Jeb's brother made that point during his final press conference on January 12, 2009. During a month in which Americans would only later learn that the U.S. economy shed a staggering 820,000 jobs, President Bush passed the buck forwards--and backwards:
"In terms of the economy, look, I inherited a recession, I am ending on a recession. In the meantime there were 52 months of uninterrupted job growth. And I defended tax cuts when I campaigned, I helped implement tax cuts when I was President, and I will defend them after my presidency as the right course of action. And there's a fundamental philosophical debate about tax cuts. Who best can spend your money, the government or you? And I have always sided with the people on that issue."
But while that fundamental philosophical question is still the subject of heated debate, the facts should not be.
After all, Bush nearly doubled the national debt, as Republican majorities in Congress voted seven times to raise the debt ceiling during his tenure. The first modern President to cut taxes during wartime, Bush's tax cuts of 2001 and 2003 were the single biggest driver of red ink during the last decade and, if made permanent, will be for the next. And the meager one million jobs created during his presidency represented what the Wall Street Journal deemed the "The Worst Track Record on Record."
Then there's Bush's claim that "I inherited a recession" from Bill Clinton. As the data show, it's not true. (He did inherit a 4.2% unemployment rate and budget surpluses.) But after ten years of perpetuation by the right-wing propaganda machine, the long-ago debunked myth has remained remarkably durable.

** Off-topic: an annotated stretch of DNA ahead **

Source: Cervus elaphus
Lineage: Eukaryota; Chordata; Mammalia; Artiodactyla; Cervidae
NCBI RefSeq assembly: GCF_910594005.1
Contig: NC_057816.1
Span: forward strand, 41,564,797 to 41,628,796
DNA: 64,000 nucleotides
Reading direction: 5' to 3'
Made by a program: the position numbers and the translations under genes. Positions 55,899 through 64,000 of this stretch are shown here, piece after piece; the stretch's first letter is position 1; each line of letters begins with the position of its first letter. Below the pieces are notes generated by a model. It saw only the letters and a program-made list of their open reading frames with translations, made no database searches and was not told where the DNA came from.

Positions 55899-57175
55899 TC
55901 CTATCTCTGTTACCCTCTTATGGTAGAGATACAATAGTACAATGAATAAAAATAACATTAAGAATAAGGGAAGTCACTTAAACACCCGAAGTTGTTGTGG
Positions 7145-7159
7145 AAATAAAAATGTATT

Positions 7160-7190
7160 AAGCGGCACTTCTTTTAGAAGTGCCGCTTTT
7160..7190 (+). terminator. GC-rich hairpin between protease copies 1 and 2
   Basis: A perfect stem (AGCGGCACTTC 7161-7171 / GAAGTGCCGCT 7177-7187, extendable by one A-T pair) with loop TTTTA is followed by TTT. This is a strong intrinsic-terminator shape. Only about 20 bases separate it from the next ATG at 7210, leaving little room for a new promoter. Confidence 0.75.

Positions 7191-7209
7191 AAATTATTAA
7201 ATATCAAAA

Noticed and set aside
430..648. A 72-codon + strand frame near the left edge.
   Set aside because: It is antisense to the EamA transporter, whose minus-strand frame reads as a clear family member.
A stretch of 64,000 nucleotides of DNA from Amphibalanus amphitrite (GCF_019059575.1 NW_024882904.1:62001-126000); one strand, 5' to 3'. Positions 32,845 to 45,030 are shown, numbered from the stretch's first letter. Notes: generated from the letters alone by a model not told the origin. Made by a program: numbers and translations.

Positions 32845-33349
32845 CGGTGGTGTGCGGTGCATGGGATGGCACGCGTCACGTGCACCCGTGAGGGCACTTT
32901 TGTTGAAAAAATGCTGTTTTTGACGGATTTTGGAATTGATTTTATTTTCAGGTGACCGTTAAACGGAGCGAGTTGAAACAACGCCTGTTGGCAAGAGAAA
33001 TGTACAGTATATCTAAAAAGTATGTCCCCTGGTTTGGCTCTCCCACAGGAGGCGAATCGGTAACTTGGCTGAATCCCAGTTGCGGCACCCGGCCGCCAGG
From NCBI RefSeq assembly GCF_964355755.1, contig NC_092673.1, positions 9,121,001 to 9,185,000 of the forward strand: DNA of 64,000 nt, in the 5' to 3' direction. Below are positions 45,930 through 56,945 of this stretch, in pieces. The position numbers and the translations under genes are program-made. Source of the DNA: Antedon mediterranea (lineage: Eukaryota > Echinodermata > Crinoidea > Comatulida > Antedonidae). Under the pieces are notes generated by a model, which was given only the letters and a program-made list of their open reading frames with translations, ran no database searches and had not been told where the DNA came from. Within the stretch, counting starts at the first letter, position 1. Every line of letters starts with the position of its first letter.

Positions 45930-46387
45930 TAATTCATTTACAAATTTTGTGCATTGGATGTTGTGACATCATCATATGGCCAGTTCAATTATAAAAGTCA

Back in 2001 the new Bush administration and its water carriers in the right-wing media weren't shy at all when it came to blaming the sluggish economy that spring on Bill Clinton. Unfortunately for their mythmaking, the National Bureau of Economic Research (NBER) which officially declared the current Bush recession began in December 2007 also determined the George W. Bush's first recession actually began in March 2001. And the history of U.S. GDP shows that the old definition of recession - two straight quarters of GDP decline - was never met during either the last year of the Clinton presidency or the first of Bush's tenure.
Undeterred, the Republican Party and its echo chamber have for years continued to perpetuate the myth that President Bush "inherited a recession" from Bill Clinton. As Media Matters detailed, the sound bite was introduced before George W, Bush even took the oath of office. On December 3, 2000, Dick Cheney told Tim Russert "I think so" when asked if "we're on the front edge of a recession." Within days, former House Speaker Newt Gingrich ("the Bush-Cheney administration should be planning on having inherited a recession as the farewell gift from Clinton") and House Majority Leader Dick Armey ("this new president may inherit a recession") followed suit. By August 2002, Mitch Daniels, Bush's head of the Office of Management and Budget, announced on Fox News: